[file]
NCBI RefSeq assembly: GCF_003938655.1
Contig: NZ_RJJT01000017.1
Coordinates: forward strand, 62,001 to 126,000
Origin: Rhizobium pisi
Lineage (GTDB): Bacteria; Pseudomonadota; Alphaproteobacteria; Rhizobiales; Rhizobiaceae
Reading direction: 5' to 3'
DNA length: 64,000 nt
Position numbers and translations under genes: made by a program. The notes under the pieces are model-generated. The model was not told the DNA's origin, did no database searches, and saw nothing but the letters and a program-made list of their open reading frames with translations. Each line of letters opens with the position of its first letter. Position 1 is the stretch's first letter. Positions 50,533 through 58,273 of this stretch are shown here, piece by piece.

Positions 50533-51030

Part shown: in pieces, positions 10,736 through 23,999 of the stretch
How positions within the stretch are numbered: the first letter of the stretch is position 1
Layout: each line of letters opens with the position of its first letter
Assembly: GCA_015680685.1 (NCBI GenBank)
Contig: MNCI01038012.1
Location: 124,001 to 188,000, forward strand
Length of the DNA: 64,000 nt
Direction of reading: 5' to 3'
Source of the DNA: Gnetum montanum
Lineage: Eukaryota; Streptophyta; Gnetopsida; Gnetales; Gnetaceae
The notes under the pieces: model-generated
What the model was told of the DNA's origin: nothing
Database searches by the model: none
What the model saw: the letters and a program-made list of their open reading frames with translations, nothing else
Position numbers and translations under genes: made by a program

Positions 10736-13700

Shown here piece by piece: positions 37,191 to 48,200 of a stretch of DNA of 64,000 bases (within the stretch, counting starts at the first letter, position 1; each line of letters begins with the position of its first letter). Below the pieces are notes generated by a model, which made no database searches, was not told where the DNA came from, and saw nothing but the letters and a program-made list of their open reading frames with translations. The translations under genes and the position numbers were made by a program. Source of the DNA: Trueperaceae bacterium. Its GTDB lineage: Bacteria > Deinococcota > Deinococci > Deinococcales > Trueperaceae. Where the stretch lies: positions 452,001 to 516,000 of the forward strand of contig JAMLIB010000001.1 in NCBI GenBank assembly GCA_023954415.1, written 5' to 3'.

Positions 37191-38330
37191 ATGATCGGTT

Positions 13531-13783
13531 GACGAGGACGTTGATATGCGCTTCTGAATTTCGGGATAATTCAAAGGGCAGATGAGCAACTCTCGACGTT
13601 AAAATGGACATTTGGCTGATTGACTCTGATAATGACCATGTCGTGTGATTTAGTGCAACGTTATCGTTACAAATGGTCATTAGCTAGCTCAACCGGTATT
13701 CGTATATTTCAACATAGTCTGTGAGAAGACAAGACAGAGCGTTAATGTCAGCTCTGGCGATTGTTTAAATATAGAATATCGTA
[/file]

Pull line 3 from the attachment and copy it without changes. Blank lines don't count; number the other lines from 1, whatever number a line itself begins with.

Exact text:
Coordinates: forward strand, 62,001 to 126,000